THE BLOG

His Changing Behaviour

21/10/2016 12:35

Part 2

My last blog was about how I noticed my behaviour changing over time. This blog is more about how the abusers behaviour changed, which at the time seemed a bit more sudden and unexpected. However as I have been looking at this in more detail, there were many warning signs, small changes, 'out of character' moments that built up to me seeing him as a completely different person.

As in my previous blogs, I explained how the first time I saw a significant change was when I first got a job after university. As soon as I told him I got the job, I was excited naturally, his mood immediately changed. Looking back on this now, part of me knew this would happen. I got off the phone with my new employer and somehow I just knew the reaction would not be what you'd generally expect from a someone whose partner just got a new job. How did I know? Again at the time it just provoked feelings of confusion. Why isn't he happy for me? What did I do wrong? Now I realise those feelings came from the little things he'd say or do, little things that became more frequent, more damaging and a lot more threatening over the course of the relationship.

The relationship started out like any other would, spending a lot of time together, going on dates, the usual couple stuff. The usual way to start a relationship, and the usual way to build someone up in preparation to knock them down in the most devastating way imaginable. If his aim was to end up with a shell of a person, hollow inside, no soul, no individuality and no fight, then he got it. Mission accomplished.

The first time I noticed he was anything but the ultimate boyfriend, was when we were visiting his family. I had mentioned previously that I would be going back home to see a friend, as she wasn't in town for long, I reminded him of this as we were lay on his bed one afternoon. His mood switched in a split second. A bottle flew from his hand and hit the wall. I sat bolt upright and stared at the wall, in complete shock at what had just happened. This was definitely the first time I'd seen such a change, and the first real sign of his anger. We both sat in silence for a few seconds that seemed like an eternity. He eventually broke the silence, 'Sorry, I didn't mean to do that.' I couldn't move, let alone form a response. He put his hand on my arm and apologised again. I turned to him and asked him what just happened. He replied 'I don't know I'm sorry.' He pulled me close and I just lay there thinking 'this is the start of something.' I had no idea what at that time, but I knew that was a bad sign.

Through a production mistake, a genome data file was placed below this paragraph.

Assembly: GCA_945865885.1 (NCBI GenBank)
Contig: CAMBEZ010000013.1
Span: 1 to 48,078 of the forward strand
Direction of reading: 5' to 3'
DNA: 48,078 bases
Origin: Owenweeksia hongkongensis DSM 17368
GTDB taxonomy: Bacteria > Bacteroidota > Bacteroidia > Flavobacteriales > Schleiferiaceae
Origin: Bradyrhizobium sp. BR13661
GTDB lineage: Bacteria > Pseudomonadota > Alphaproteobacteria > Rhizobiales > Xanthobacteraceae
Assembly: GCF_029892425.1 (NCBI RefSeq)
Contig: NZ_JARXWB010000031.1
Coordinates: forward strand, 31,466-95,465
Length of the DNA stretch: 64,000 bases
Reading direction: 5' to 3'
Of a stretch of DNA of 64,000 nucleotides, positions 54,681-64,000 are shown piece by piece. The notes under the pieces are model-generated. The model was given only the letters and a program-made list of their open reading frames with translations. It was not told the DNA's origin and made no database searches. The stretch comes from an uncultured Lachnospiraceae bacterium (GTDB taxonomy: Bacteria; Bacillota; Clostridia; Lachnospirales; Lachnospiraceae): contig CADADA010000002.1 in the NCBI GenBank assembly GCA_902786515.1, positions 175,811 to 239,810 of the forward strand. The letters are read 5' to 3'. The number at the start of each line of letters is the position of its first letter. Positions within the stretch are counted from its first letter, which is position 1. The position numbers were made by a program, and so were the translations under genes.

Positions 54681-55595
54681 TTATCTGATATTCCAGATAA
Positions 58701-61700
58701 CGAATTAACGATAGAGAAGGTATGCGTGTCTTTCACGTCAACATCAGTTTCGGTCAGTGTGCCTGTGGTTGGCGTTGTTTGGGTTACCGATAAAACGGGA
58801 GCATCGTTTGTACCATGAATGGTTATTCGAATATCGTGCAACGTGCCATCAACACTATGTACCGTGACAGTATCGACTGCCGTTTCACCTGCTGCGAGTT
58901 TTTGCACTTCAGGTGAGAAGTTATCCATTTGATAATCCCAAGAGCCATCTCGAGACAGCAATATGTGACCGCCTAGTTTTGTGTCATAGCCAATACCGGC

I ended up staying with him as the next day he had food poisoning. Hardly life threatening, but he didn't exactly try and stop me from staying and encourage me to go and see my friend. Maybe this was the first time he can remember feeling some control over me.

After that I don't remember any specific events that made me question his behaviour or future of our relationship. Although I'm sure the signs were there, especially as I didn't go out as much, or see my friends. Something subliminal must have been happening, something I wasn't quite aware of, to get me to the stage when he really did change and get angry, and I couldn't leave.